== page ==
Flats to Replace Slums

Bangalore is home to around 450 slums. Karnataka Housing Minister D.T. Jayakumar has floated a proposal to replace all existing slums with flats for the slum-dwellers. According to a news report in The Hindu today, the Minister announced that the project will be a joint venture between civic agencies and private land developers.

While half the land will be used to house slum dwellers who were on the 2004 electoral rolls, the other half of the property will be given to the private land developers for commercial development.

Those who came after the cut-off date would have to move to rehabilitation centres. They would be given alternative housing after all the slums were developed. The project would be completed by 2015, he said.

Once this project is completed, there is a proposal to not allow huts to come up anywhere in the city.

On the face of it, this seems like a great idea. The flats and their inhabitants will have all the basic utilities such as water supply, sewage, electricity etc., not to mention that the slum-dwellers will actually have a roof over their heads. I do hope that things go as planned.

This situation, however, rife with opportunities for corruption. Indian electoral rolls are notorious for not having the names of residents, having names twice or thirce, having dead peoples’ names, etc., plus because there is no system for identifying people (i.e., most people don’t have IDs) how are the officials going to identify the people that are entitled to these flats?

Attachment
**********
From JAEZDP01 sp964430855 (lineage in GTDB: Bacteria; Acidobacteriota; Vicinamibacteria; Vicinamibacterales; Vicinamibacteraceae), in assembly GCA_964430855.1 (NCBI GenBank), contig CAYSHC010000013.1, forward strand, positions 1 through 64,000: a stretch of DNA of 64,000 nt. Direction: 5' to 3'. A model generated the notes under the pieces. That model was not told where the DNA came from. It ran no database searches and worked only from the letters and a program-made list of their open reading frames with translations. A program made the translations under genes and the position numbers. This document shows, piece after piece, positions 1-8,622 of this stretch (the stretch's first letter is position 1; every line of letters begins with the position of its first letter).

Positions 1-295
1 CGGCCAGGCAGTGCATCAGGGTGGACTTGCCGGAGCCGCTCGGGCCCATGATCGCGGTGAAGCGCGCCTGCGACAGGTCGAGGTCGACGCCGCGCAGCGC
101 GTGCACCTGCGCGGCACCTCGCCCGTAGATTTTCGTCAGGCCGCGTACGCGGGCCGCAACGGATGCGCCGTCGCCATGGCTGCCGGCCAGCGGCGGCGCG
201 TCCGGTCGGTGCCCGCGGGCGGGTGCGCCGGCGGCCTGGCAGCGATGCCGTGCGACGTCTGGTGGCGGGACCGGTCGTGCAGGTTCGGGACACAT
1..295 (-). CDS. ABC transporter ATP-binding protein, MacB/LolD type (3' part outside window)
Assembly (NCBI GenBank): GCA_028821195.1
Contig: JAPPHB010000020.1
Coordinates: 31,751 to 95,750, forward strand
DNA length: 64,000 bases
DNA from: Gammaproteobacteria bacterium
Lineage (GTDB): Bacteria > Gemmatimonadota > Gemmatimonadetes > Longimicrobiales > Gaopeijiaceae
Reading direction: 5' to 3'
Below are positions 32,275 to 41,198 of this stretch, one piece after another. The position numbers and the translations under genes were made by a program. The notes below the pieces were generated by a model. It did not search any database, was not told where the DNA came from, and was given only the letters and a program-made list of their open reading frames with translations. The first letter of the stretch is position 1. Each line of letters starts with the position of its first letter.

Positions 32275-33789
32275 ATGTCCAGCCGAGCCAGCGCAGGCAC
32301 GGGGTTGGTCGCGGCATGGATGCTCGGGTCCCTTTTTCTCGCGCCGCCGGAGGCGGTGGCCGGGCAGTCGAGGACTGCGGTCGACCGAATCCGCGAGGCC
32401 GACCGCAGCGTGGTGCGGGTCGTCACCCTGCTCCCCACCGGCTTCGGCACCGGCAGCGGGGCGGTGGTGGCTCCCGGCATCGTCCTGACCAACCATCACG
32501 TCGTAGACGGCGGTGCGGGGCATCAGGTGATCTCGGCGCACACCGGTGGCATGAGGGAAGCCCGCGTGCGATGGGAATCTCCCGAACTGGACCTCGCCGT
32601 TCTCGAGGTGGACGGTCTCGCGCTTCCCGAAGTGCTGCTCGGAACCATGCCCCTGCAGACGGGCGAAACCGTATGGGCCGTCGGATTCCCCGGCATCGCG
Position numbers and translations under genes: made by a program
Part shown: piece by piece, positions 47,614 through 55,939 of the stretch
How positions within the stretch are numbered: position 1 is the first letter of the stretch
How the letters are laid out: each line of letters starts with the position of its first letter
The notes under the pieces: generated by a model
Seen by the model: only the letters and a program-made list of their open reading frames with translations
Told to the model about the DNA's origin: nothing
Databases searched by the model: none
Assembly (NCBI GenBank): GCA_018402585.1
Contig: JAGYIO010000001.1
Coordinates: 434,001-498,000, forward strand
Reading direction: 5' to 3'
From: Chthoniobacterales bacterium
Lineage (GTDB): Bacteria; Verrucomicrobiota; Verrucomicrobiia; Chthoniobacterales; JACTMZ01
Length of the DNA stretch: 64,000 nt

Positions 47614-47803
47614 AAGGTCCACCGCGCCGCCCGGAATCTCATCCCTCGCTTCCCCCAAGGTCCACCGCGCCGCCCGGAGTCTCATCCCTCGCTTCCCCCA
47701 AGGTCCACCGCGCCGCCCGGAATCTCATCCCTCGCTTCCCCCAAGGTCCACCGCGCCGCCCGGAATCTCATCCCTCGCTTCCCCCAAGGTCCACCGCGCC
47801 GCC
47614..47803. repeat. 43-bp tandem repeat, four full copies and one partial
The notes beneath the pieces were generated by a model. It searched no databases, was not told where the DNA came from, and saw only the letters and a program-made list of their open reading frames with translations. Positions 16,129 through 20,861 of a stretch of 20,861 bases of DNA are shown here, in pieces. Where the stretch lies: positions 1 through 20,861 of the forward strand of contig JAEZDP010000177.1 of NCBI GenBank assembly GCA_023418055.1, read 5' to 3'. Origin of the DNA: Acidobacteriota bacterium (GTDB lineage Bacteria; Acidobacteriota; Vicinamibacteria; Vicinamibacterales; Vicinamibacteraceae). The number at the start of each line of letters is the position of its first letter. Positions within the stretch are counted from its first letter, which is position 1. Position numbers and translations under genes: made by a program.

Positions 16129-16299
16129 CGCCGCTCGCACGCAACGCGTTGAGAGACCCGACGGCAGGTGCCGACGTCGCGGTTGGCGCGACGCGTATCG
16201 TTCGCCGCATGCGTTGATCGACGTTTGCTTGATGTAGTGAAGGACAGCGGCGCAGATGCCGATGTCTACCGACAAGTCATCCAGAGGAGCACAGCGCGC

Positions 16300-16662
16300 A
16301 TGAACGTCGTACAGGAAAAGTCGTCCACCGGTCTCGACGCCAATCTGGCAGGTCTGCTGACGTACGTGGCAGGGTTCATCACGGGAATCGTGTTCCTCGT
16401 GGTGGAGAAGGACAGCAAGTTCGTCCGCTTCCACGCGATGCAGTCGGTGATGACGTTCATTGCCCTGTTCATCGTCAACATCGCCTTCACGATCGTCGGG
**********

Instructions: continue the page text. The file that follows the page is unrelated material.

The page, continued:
7 Comments so far

  1. shek (unregistered) on April 30th, 2006 @ 10:23 pm

    Y is the govt keen on destroying its vote banks?

  2. Suyog (unregistered) on May 1st, 2006 @ 9:14 am

    This is a idea similar to the one floated and implemented in Mumbai. As with most cases, the execution will be tough.

  3. Ravi (unregistered) on May 1st, 2006 @ 12:48 pm

    Though a political minefield, this is still a welcome move and presents an opportunity for slum-dwellers to move up the ‘value-chain’, in a manner of speaking. Perhaps every such settlment should form a co-operative so that only genuine dwellers can take advantage of this offer.

  4. rubic_cube (unregistered) on May 1st, 2006 @ 3:22 pm

    My father had bought an apartment in such a complex in Mumbai. Expectedly, there are several issues that one has to contend with. In many such complexes, there is no boundary wall or strict demarcation between the housing for slum people and the poshly developed apartments complex. The issues of 2 vastly different economic societies coexisting the same complex are many. Many a times, builders have completed moving out the slum dwellers but not completed the apartments that they advertised.

  5. sujatha (unregistered) on May 1st, 2006 @ 3:26 pm

    Thank you all for your comments.

    Shek and Rubic_cube: The flats are meant slum-dwellers, not for people who do not live in the slums as of 2004.

    Suyog, agree.

    Ravi, agree with you and I do hope that the intended purposes of this move are borne out.

  6. sujatha (unregistered) on May 1st, 2006 @ 3:27 pm

    Oops! Shek and Rubic_cube: The flats are meant for the slum-dwellers, not for people who do not live in the slums as of 2004.

  7. when soldier is soldier it will fetch player (unregistered) on May 9th, 2006 @ 12:05 am

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